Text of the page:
Seafood Stew

I honestly can’t recall why I initially wanted to make this recipe, but I am so glad I did. Maybe it was inspired by a menu, or a discussion of what we wanted to eat (garlicy seafood). So no entertaining anecdote, but this stew works equally well as a belly-warmer in the winter or a light meal in the summer.

The recipe I initially used is from Food52 and it might have been inspired by a cioppino, but it’s much simpler.

Serves 2 (large, dinner-sized portions)

  • 2 Tbsp olive oil
  • 4 garlic cloves, minced
  • 4-6 seeded roma tomatoes, cut into thin strips
  • 1 c. clam juice* (or seafood stock, or homemade fish stock) *Note: If you’re purchasing seafood stock or clam juice, there is a specific can of clam juice—do not use the salt water that canned clams are packed in. 

  • 1/2 c. dry white wine
  • 1/2 lb white fish filets (sole, halibut, cod, snapper, tilappia will all equally work well), cut into 2 inch chunks
  • 8 large peeled and de-veined raw prawns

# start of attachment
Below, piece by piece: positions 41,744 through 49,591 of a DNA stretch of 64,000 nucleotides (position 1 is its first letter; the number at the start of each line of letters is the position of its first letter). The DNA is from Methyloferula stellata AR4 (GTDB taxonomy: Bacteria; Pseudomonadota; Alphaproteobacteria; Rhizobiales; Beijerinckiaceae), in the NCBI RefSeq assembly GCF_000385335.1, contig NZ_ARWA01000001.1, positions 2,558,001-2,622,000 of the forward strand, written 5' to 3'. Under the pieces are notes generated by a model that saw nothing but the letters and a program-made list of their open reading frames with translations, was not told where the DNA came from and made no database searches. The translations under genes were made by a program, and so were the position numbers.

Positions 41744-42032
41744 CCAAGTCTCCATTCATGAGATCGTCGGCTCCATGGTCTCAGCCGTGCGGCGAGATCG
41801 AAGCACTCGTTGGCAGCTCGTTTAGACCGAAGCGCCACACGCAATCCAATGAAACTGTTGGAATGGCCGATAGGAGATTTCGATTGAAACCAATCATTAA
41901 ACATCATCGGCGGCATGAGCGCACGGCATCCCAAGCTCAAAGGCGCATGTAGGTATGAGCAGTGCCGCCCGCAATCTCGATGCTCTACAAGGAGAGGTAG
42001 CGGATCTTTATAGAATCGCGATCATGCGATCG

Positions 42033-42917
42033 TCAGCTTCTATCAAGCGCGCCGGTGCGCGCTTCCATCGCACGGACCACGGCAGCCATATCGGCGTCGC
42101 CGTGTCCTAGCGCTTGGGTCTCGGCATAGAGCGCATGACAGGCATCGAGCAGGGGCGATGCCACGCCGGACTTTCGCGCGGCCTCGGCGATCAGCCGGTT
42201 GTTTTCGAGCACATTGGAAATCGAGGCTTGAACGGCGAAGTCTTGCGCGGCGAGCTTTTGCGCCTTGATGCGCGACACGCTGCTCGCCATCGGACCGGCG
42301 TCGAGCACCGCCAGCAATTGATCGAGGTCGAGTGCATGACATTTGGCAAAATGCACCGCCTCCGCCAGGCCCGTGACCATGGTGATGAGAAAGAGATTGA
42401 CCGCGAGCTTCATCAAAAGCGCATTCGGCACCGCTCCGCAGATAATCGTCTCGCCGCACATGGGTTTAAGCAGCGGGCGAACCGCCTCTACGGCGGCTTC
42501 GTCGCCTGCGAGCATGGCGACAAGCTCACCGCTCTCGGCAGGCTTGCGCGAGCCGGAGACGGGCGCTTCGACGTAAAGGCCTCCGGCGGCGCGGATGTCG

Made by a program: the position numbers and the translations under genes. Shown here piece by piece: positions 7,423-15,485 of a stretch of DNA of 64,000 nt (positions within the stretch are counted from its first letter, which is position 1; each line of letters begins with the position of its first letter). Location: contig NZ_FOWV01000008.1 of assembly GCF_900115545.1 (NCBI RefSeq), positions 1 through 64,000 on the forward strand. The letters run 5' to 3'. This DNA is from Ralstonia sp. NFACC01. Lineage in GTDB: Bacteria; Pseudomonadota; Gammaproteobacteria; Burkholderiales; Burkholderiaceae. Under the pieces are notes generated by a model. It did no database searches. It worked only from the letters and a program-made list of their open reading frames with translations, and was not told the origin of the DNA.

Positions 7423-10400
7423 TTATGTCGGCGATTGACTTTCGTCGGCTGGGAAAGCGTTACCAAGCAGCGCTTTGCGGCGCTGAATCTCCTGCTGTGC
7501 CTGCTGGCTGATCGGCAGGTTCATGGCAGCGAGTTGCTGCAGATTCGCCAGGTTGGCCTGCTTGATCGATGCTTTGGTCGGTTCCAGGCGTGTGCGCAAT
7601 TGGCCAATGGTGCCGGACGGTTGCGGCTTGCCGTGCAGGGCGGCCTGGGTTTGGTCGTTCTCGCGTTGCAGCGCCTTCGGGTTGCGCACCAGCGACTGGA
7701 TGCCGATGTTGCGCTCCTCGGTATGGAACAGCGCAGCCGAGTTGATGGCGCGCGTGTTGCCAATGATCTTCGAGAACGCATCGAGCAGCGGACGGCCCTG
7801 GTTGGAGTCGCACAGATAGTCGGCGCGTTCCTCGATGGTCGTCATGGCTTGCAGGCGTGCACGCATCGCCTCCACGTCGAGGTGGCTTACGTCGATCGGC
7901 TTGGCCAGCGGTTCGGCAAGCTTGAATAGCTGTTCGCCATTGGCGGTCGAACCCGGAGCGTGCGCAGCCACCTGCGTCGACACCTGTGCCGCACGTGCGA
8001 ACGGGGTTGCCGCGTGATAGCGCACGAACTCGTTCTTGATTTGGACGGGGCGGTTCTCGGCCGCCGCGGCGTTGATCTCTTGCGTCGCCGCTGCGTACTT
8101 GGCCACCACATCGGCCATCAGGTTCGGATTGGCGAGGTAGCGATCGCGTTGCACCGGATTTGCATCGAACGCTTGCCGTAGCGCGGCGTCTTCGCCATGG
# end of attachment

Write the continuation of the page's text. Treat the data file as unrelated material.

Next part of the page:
• 8 sea scallops
  • 1/2 c. finely shredded fresh basil leaves
  • 1/2 c. chopped flat leaf parsley
  • 1 loaf of crusty French or sourdough bread, sliced and warmed

The first steps of the recipe can be done a day ahead, or just earlier in the day, and then reheated before adding seafood.

  1. Heat the oil in a large sauce pan, add the garlic and saute on very low heat, for about two minutes or until the garlic is fragrant but not browned.
  2. Add the sliced tomatoes, clam juice, white wine. Simmer for about 10 minutes.
  3. Set aside until you’re ready to serve dinner, then complete the final steps.
  4. If set aside, bring broth mixture back up to heat.
  5. Add the seafood (white fish, scallops, prawns) and simmer for about 5 minutes until seafood is just cooked. Don’t overcook as even once it’s removed from direct heat, it will still continue to cook.
  6. Stir in the fresh herbs (parsley and basil) and serve immediately with warm, crusty bread.

We’ve also used a mixture of fresh fish and frozen (thawed) prawns and it works fine either way. I also like to cut the prawns in half, and halve the scallops if they’re particularly large, but that’s mainly for ease of eating—you want spoon-sized portions.